(b) Willingness to pay for water consumption:


US$/Rp ...../cubic metre or.............. US $/Rp. per month

15. Can you give the reason why you can't afford to pay for water installation?

Reason(s):................................................

16. Are you satisfied with the quality of water provided by the public water company? (tick as appropriate)


satisfied

less satisfied

not satisfied


- color




- taste




- smell




- cleanliness




- distribution
(continuity of availability)


17. If required to prefinance the extension of services to your area, how much money would you be willing to pay for the following items?

1. Installation

US$/Rp. ...............

2. Water price per m3

US$/Rp. ...............

3. Minimum price per month

US$/Rp. ...............

18. Are you confident that you can afford the expenditure for water?


yes

no

(a) installation costs

___

___

(b) monthly costs

___

___

HOW TO GROUP DATA AND FELL IT INTO TABLES FOR THE PURPOSE OF ANALYSIS

This part provides an example how to group data related to above questionnaire and how to fill it into tables for the purpose of analysis. Community volunteers would have to be trained in this exercise.

Table I IDENTITY OF RESPONDENT

No. Respondent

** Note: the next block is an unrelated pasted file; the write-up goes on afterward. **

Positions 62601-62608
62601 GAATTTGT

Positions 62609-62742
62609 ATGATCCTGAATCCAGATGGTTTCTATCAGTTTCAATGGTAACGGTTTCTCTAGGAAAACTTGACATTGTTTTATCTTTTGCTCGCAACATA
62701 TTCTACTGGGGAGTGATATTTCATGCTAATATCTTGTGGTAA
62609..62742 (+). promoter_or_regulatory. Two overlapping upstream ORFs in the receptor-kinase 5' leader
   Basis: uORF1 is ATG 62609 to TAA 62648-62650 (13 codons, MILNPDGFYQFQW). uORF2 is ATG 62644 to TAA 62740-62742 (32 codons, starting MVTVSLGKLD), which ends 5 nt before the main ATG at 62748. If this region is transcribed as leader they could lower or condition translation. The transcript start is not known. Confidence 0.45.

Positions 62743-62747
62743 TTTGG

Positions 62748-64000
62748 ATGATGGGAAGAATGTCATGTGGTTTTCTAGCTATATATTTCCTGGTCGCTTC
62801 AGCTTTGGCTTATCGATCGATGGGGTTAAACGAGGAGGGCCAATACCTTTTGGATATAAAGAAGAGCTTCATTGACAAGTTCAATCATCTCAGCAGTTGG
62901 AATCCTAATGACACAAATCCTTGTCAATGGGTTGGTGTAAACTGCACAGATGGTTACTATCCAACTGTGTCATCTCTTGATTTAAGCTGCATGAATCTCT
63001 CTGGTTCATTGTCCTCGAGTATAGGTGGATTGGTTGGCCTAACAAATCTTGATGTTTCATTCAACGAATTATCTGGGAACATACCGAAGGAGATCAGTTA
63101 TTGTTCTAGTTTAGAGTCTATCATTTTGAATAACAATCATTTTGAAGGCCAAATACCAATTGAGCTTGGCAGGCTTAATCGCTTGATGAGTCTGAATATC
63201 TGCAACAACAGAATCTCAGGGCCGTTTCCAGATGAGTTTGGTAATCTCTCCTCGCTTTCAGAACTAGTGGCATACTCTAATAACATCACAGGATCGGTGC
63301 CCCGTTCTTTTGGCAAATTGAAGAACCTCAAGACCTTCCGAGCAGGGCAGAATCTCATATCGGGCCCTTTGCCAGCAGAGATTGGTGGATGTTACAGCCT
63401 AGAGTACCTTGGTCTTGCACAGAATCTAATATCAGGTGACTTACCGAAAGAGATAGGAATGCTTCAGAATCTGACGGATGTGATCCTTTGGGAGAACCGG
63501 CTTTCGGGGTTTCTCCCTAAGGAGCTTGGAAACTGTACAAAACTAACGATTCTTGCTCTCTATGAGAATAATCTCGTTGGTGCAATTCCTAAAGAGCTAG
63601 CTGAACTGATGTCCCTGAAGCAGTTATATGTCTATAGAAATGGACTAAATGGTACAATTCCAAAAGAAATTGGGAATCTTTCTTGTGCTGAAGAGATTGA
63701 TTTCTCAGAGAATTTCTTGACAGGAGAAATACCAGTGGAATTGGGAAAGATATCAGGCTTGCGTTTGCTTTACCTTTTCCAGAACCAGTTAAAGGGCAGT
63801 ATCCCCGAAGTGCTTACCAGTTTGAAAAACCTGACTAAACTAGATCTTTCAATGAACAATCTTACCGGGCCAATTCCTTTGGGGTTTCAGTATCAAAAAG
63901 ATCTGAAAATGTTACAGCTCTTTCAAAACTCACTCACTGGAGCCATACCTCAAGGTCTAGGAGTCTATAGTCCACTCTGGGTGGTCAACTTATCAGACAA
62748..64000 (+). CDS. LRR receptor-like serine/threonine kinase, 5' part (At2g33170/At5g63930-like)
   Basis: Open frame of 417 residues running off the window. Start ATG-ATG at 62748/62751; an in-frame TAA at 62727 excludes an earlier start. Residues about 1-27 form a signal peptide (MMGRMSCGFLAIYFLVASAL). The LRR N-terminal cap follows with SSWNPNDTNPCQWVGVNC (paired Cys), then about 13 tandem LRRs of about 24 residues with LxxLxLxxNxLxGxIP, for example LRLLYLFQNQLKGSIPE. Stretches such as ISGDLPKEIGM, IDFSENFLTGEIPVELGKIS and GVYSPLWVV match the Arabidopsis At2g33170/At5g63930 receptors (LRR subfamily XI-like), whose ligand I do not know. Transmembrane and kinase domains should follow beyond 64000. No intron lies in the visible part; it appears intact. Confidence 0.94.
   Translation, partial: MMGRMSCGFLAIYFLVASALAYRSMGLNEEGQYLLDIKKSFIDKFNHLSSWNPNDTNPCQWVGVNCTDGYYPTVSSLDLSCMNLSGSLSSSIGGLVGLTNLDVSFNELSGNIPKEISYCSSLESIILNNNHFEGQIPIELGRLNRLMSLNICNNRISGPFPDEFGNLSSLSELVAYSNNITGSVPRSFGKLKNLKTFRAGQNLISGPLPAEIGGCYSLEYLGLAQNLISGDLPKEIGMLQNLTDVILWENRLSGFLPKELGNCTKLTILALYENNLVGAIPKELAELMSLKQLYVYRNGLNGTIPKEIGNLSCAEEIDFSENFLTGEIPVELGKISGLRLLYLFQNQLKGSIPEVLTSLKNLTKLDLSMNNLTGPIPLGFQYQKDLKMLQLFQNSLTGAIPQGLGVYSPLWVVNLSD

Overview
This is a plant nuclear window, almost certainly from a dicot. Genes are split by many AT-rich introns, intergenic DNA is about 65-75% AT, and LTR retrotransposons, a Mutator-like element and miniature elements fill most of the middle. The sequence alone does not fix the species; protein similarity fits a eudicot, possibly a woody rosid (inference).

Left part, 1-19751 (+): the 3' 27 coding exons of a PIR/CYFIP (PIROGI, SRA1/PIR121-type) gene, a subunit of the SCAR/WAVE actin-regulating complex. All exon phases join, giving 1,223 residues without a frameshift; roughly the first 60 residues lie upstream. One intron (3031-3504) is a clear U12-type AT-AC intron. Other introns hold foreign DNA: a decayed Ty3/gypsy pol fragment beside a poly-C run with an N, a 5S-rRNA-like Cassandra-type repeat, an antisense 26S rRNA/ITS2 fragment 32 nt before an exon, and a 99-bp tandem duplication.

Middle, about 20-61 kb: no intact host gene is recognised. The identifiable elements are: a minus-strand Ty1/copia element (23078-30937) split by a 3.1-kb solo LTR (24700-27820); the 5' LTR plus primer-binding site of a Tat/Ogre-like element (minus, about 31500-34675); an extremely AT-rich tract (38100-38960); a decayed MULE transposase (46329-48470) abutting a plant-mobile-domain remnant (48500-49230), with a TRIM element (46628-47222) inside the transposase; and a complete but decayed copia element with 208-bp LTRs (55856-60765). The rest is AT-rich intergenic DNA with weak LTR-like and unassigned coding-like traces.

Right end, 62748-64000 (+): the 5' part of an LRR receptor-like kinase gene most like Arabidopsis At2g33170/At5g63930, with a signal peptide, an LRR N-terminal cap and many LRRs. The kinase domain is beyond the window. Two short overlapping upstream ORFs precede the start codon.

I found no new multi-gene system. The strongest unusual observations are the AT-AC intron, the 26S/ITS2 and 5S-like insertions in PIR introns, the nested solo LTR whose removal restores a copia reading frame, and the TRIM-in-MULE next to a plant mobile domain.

Name

Age (years)

Number of Family

1.

Joni

45

5 person

2.

Freddy

50

4 person

3.

Antoni

55

6 person

4.




5.




and so on....




50.




This table can be used for the tabulation of respondent answers related to personal identity (no 1-5). The process is simple, one person could read the respondent number, name, age, and the total number of family members while another one writes the information into the table.

Sample of table I was filled in with data from three respondents, name Johny, Freddy and Antoni, and their characteristic (age, and family members). This is continued for 50 households in a neighbourhood .

Table II. OWNERSHIP OF WATER INSTALLATION

Remarks

Family with an installation

Family without an installation

Total No. of respondents

Tally

IIIII

IIII IIII IIII IIII IIII IIII IIII
IIII IIII


Number of tally

5

45

50

Percentage

10%

90%

100%

Table II provides an example of how to record the number of families with an installation and without an installation. The procedures for recording are as follows:

1. To write down tally line

Each tally should be written in a column related to the answer of the respondents. If the respondent has given a "yes" answer for question 6, then the writer will place one tally in column depicting "family with an installation".

If the answer is "no", then the tally mark will be placed in the column "family without an installation".

2. To add all tallies

The add all tallies please count all in each category and fill total into box.

3. To calculate the percentage (in most cases not necessary)

For many communities percentage calculations are not feasible, and should thus not be attempted. Table III provides a further example for the ownership of a toilet and well.

Table III OWNERSHIP OF TOILET AND WELL

Remarks